It is the moment currently around 7am every moment (though it used to be much earlier) when I sit down at my computer with a mug of coffee. My boss likes to say that “coffee is sacred in the morning,” and my Shiatsu practitioner told me that coffee is her “joy.” I think many people feel that sense of ritual and importance around their daily cup of morning coffee. At our house we like hearty, oversized mugs that are generally painted in bright, primary colors. Our favorites are the “cats in love” mugs (though we are actually dog lovers) that we found in a small local gift shop at a tremendous discount. There is great comfort in having that weighty, warm mug in my hand. When writing, sipping coffee is the moment of crafting — the moment when I pause to consider what I’m working on, what I’ve produced and decide to move forward or back-up, as necessary.

Giving myself this morning moment is a little like giving myself the time to meditate — my life – my body and mind – feel “out of whack” without it, as they are both centering activities, and yet too often I don’t “give” myself this time. My former massage therapist used to always tell me that I make time to brush my teeth and that these things are equally important and deserve the same regularity in my life as teeth brushing.

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Two years ago I was promoting meditation as the best form of medication. This was all part of years spent trying every possible method of “alternative” methods to quell a problem with generalized anxiety and panic attacks. I have been firmly opposed to medication on many levels, but primary out of the belief that it is over-prescribed and/or prescribed after a too short evaluation ending in a possible misdiagnosis and out of a fear of long-term and side effects. I find the pharmaceutical industry to be almost as corrupt as the financial sector of our economy. And so, after experiencing my first panic attack during my Junior year of college (that would be…um…14 years ago), I have read myriad self-help books, including the Anxiety and Phobia Workbook; I’ve learned and practiced a great many breathing exercises; I practice yoga; I’ve had acupuncture treatments; I’ve tried reiki, shiatsu, and swedish massage; I started meditating; I’ve tried Chinese herbs; I’ve done talk therapy. All in all, I’ve tried nearly everything to deal with and change my anxiety and panic attacks.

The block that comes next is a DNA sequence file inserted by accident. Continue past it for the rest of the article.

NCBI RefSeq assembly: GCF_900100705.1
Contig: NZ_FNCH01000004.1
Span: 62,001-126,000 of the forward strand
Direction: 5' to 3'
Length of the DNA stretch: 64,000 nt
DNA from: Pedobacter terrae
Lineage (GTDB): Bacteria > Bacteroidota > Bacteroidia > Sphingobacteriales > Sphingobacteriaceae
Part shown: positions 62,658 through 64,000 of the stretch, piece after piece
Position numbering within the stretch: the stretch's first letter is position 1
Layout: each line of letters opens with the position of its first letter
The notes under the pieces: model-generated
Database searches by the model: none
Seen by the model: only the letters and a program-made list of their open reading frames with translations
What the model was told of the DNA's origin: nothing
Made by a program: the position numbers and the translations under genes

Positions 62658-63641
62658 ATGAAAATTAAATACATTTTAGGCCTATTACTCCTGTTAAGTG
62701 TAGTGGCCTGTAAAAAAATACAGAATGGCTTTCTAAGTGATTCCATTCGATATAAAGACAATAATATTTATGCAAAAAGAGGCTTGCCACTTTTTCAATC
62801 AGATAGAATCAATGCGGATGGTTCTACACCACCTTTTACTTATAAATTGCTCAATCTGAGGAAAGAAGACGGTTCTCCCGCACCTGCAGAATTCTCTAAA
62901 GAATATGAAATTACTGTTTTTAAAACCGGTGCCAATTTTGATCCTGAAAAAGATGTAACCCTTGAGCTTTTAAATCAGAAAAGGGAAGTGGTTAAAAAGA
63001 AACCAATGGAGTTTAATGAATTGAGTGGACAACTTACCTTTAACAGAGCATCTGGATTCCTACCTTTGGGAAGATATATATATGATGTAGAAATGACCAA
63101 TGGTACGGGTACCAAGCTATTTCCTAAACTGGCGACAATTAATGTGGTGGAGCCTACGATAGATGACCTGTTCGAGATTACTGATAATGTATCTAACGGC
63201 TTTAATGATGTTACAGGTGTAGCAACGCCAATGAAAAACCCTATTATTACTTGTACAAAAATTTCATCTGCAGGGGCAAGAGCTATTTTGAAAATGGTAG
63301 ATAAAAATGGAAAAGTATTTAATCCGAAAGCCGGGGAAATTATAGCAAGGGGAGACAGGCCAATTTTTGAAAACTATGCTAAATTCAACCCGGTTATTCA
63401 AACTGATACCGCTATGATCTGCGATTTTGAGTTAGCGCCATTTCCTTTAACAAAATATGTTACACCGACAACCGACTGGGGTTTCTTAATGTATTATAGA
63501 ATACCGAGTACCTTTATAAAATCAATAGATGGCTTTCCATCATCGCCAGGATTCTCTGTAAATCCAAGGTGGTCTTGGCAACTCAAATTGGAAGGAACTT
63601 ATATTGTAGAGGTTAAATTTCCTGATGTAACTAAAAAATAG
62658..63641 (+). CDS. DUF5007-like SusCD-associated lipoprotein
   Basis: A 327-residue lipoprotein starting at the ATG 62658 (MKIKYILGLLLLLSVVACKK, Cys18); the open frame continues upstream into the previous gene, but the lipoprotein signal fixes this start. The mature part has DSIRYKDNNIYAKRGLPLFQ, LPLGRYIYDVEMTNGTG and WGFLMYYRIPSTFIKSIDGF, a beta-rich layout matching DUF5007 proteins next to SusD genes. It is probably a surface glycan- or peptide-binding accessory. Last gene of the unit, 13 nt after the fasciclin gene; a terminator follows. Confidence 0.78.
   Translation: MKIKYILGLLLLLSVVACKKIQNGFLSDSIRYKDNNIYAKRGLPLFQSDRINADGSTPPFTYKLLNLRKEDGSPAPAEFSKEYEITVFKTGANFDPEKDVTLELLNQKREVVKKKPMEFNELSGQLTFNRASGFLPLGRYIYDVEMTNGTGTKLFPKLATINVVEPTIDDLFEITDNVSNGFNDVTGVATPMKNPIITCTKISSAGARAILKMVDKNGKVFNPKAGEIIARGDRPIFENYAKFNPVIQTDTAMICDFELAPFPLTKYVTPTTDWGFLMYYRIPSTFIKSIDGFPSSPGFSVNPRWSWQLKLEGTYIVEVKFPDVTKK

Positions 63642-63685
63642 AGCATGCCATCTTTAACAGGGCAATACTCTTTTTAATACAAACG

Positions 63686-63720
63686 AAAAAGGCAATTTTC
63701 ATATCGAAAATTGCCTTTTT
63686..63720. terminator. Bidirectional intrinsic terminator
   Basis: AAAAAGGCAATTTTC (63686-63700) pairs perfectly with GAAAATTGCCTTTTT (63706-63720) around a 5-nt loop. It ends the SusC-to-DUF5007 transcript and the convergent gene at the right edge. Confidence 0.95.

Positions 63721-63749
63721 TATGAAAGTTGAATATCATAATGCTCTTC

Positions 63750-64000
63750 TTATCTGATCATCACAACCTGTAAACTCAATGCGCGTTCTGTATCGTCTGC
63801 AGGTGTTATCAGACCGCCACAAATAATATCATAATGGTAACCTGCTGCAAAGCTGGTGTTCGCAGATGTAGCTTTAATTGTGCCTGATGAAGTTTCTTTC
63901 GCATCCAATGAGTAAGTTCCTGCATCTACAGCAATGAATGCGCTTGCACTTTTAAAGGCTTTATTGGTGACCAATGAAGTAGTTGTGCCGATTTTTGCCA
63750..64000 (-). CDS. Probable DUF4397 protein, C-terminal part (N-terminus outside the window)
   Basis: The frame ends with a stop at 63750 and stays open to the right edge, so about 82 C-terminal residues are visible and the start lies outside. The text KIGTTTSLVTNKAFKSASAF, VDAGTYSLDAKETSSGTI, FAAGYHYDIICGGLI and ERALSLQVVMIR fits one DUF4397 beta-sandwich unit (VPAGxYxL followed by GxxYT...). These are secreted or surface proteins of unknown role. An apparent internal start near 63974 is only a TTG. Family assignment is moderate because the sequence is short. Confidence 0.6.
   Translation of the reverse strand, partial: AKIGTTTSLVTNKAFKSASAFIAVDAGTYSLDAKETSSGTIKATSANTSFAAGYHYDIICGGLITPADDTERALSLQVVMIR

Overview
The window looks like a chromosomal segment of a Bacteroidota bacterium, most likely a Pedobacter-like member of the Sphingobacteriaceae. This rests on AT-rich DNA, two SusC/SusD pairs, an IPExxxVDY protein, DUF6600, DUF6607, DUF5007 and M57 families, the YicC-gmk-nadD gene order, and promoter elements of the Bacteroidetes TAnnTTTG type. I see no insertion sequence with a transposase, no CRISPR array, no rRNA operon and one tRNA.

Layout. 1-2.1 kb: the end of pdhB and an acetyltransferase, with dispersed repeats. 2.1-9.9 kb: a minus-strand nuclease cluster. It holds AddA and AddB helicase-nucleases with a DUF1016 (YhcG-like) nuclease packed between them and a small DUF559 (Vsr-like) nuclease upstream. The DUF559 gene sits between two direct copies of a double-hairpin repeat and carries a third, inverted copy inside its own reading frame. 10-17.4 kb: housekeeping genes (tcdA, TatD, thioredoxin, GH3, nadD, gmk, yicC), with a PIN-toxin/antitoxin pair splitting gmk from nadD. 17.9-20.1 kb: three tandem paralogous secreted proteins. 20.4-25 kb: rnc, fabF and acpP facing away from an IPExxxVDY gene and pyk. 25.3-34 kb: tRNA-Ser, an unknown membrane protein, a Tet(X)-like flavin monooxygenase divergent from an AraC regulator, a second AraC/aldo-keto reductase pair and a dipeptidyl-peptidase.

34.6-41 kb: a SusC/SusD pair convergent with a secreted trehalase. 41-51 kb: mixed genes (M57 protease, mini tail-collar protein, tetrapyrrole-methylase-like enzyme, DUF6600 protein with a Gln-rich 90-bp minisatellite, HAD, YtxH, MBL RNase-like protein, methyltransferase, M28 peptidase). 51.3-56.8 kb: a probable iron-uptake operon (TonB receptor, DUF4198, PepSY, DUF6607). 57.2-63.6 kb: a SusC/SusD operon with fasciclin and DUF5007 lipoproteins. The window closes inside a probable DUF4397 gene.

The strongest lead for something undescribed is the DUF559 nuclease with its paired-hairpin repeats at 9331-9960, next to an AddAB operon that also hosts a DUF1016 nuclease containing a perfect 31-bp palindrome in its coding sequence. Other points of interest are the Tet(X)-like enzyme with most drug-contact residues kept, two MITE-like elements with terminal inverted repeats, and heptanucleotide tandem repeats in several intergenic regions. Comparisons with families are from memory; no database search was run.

This summer my anxiety seemed to be reaching a new level. I had made a decision to leave my office job and return to teaching, which has, for years, been one of my primary triggers around my anxiety. I also felt that I was falling into a mild depression — life just didn’t feel the same to me anymore. For example, I could rationally and objectively tell when it was a beautiful summer day outside, but I didn’t feel the beauty. I wasn’t connected to it in the way I’d always been when it came to the outdoors. This, coupled with the impending Fall semester and my return to the classroom, pushed me to the point of seeing a psychiatrist.

I am now doing meditation and medication, and this blog might be taking a different direction than I had originally intended, but I’d like to begin documenting that now altered (chemically) spiritual journey. I still have many mixed feelings about the medication part of my life, and I want to explore through writing how the two mesh (or don’t).